Found the darnedest thing, though. A beaver lodge.

Unbeknownst to me, beavers are friggin' EVERYWHERE in Nebraska. You've got to be kidding me. This amazing engineer, and the largest rodent in North America, doesn't just live in the Rockies?

Wait, it's not carnivorous and eats primarily tree bark?! Seriously?! Mind = blown.

Dropped a HORRIBLE chenille San Juan Worm - horrible because it's the cheap chenille that just falls apart; turned into a black string with a bead on it. I need to tie some more of these.

I felt the tug almost immediately. I was SHOCKED. I pulled up sharply, and set the hook with everything I could muster.

Shot that thing right out of the water, you wouldn't believe it.

Beautiful weather. Wonderful clouds... a little heavy on the wind, but all-in-all, the best way to spend a lunch hour in my opinion.

Just saw this on Facebook and had to add it. Love it!

Orvis Instruction on how to catch carp.

Saturday, June 8, 2013

Success is spelled C-A-R-P

NPR let me know at 6:30 AM that chances of rain today in the area were at 70% after 1 PM. It was fishing day for lunch. I made a mental note that I would need to go early.

Planned early with the team, volunteering to go to lunch break at 10 AM.

The conversation continued after that with my co-worker Tim when he asked if I was going fishing. Turns out he used to do laps around Cunningham - all the way around - and he pointed out a spot on the West side that "nobody ever goes to." He showed me where. I got directions, and decided to check it out.

Work was hectic for a while. Didn't make it out until about 10:15. It was raining lightly.

"No sweat! I've got a rain coat in the trunk!"

I drove off. Got to the lake, parked in the indicated area and got out to check my trunk.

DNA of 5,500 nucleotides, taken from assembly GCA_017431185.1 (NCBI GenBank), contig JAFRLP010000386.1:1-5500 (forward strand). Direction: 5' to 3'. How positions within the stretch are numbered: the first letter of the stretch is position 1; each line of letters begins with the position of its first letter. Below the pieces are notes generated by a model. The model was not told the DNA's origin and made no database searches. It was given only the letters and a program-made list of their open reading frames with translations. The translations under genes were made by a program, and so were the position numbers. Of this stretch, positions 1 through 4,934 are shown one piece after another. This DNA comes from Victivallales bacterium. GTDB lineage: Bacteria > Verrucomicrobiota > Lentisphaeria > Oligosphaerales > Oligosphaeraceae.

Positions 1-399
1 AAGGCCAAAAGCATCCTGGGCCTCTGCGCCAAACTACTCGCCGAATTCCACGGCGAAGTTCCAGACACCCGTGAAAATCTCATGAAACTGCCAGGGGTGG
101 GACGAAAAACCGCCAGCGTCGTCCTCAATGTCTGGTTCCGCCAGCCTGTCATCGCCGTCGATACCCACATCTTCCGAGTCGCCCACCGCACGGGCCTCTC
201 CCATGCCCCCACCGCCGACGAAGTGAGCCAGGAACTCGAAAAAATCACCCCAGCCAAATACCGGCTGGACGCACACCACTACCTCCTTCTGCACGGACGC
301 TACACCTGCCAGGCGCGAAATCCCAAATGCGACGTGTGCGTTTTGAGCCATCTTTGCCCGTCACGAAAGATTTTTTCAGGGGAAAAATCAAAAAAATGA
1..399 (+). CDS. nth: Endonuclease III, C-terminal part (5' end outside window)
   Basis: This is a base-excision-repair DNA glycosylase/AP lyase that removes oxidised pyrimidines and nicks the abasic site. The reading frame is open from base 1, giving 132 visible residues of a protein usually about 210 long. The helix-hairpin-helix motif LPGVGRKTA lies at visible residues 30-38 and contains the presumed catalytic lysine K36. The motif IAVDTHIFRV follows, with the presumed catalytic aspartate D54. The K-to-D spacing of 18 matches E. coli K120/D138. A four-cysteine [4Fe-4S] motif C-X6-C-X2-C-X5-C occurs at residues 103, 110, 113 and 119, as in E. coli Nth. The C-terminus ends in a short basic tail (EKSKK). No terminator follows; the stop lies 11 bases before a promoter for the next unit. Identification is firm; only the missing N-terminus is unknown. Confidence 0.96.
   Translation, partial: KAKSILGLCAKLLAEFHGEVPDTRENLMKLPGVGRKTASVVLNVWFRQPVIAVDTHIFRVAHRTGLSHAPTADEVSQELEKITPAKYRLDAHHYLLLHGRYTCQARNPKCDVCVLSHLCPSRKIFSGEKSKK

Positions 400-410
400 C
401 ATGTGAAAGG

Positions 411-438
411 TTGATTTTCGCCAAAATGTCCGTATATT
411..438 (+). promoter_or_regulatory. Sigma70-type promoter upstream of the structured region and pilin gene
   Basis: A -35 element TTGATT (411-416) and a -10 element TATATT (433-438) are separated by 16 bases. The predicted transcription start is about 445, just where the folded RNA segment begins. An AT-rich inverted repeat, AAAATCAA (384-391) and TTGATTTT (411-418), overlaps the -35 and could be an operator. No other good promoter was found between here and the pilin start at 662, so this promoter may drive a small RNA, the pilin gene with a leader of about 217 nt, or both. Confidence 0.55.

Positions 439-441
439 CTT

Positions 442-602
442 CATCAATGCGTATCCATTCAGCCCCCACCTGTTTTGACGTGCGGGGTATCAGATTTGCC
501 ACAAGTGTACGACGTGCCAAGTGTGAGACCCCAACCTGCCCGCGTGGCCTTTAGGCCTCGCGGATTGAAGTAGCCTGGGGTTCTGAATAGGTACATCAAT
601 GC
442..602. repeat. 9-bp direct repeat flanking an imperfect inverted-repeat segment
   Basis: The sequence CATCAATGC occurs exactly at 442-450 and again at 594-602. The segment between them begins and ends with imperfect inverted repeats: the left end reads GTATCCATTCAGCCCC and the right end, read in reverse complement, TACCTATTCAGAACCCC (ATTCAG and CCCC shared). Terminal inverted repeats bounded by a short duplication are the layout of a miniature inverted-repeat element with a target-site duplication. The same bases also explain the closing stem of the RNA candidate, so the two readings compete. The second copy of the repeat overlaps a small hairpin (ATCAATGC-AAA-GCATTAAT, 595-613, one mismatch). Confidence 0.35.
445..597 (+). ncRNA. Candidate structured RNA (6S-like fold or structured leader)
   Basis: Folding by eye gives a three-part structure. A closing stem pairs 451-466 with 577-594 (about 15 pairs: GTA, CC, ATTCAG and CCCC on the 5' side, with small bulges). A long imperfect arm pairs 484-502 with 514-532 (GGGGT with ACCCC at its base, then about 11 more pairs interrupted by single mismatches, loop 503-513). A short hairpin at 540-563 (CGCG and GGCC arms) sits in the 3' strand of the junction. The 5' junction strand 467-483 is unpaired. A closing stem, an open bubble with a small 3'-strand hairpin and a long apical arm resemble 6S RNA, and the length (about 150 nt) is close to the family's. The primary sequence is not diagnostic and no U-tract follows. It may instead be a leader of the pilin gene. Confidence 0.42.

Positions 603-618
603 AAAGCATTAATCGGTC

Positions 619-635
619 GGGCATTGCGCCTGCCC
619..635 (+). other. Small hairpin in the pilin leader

No rain coat.

I had a nagging feeling this was going to be epic, so I did what all crazy sport-fishermen tend to do... I found a  plastic baggy for my phone and my keys, then saddled up.

Two hundred yards of waist-high, wet grasses were ahead of me. It ran along the side of old tire-tracks. Birds were singing and the rain came straight down. It was emerald and quiet. I smiled to myself as I felt a bump on the pole as I walked. A robin had popped it while flying off. I apologized to it and continued on.

I hesitated on the edge of the grass with the water in sight. Paranoid of ticks, I tentatively walked sideways, pressing the grass down. It was a short trip to the water.

Dual fly rig on, line wet, first fish was a green sunfish. Unhooked.

Heard a sucking sound, and almost a groaning about 8 feet down the shore. Shore was tall grass, mud overhangs and root-shelves over about 6 inches of water. I thought, "Well, that's a strange sounding duck."  Splashes and churning accompanied the noises. Dolphins rose and fell out in the pond. I looked 50 yards down the shore near an inlet and BINGO.


I immediately started dropping along the shore near the splashing. It was obviously single fish feeding. Nothing at first. Roll-casted back to and area I had been before. Felt two very light bumps and lifted.


The drag sounded and I looked at the sky and whooped like a madman!

Tried to snap a picture of my bent pole, but the bag made it blurry. It wasn't a MONSTER, but it took off like one! Sadly, ended up running under debris. Had to break off the leader completely.